Inadequate ABC assessment

Can you confidently confirm that the airway is open with normal quiet breathing and that the breathing has adequate respiratory effort? If not, you must move the casualty into a better position to be sure.

If unconscious, the airway can be blocked by the soft tissues due to the position of the head and neck, e.g. with the head bent forward or by bleeding from facial injuries. Unless the airway is opened, oxygen will not get into the lungs and the athlete may die. It may be that the effect of gravity on a face down casualty means the floppy tongue falls forward and does not obstruct the airway so does not need to be moved, or the face pressed against the floor may force the tongue back to cause on obstruction. Assess each case individually before deciding if they need to be moved.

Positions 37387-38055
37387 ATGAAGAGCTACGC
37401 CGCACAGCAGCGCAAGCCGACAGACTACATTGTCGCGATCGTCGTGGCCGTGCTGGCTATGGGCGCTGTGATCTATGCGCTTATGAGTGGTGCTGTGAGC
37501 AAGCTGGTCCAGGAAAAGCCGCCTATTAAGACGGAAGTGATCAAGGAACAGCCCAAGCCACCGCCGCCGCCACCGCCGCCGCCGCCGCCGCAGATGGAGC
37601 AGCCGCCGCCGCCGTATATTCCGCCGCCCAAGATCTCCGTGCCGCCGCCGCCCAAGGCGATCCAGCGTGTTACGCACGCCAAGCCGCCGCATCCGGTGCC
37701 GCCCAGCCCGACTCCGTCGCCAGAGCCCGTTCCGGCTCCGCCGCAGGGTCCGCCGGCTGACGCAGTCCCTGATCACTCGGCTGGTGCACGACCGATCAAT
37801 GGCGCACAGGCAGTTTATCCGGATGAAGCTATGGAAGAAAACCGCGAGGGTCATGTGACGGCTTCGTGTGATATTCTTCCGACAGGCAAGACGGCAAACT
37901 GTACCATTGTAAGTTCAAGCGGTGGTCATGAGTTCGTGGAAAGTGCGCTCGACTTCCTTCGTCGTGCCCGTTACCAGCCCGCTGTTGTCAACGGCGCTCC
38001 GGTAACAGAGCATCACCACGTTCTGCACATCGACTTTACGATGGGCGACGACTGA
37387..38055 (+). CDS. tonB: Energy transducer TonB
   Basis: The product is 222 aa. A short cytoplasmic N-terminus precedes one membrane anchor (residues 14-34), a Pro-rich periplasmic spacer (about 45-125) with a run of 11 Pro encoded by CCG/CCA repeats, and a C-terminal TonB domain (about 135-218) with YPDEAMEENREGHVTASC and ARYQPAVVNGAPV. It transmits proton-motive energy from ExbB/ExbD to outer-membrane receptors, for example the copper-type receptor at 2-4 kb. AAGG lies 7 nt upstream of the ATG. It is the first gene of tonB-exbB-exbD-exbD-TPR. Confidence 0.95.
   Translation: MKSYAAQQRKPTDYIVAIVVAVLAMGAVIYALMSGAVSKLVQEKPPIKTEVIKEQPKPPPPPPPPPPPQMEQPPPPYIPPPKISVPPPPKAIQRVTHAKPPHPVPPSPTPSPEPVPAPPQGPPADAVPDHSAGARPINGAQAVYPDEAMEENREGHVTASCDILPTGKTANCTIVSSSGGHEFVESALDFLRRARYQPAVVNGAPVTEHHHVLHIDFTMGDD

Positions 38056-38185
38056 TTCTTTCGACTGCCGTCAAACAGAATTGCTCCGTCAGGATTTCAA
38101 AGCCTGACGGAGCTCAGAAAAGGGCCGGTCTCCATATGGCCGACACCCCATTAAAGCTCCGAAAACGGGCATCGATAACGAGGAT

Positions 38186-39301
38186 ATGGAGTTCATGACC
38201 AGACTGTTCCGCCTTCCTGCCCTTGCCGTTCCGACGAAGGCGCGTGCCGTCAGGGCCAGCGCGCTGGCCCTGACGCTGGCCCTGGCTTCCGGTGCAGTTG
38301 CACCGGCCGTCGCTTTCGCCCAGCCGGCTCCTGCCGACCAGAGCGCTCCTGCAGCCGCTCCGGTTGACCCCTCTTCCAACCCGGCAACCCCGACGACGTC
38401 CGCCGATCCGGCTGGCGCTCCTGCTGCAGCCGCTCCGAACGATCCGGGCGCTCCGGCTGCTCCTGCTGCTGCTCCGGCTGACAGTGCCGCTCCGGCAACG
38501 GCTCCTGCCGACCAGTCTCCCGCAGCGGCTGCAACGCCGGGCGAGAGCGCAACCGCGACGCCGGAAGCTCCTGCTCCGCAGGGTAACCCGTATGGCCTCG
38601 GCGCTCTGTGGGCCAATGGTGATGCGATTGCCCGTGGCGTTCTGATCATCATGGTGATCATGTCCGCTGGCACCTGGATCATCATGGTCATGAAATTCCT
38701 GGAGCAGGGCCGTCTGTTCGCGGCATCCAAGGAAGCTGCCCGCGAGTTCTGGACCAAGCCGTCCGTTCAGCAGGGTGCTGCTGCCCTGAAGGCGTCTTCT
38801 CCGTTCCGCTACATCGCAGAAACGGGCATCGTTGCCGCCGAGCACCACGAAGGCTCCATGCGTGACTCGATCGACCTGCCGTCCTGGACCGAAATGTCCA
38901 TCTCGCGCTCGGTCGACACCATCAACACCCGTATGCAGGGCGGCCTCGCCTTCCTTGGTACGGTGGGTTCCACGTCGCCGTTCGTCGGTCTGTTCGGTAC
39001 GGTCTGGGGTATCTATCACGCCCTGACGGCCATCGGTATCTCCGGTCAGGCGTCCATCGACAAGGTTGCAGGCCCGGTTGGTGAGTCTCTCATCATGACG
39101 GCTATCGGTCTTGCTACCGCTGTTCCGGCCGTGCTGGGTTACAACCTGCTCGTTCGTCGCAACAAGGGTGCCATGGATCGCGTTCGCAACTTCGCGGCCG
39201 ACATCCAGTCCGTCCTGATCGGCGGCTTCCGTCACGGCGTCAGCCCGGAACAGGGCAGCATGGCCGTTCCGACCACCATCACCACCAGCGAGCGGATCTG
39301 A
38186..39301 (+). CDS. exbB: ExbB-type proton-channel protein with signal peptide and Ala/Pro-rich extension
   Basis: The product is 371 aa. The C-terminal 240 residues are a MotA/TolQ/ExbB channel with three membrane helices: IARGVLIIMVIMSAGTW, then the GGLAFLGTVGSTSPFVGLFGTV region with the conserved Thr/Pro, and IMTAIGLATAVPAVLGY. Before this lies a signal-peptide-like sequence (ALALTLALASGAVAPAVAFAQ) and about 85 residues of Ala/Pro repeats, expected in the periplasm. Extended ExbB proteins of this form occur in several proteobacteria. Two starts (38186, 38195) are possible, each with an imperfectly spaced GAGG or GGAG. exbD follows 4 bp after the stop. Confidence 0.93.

Airway assessment is covered in greater detail in a dedicated earlier chapter.

Paralysed breathing muscles from a spinal cord injury will lead to inefficient breathing, leading to lack of oxygen and ultimately unconsciousness and cardiac arrest. If the ineffective breathing isn’t identified early and addressed, then the casualty may die.

If you are unhappy with the DR ABC assessment and think you need to improve the airway, it is acceptable to change the position of the athlete in order to attempt to do so. This may be an emergency roll to allow you to perform an airway manoeuvre such as jaw thrust, or position the casualty so that blood or vomit can freely drain away from the airway.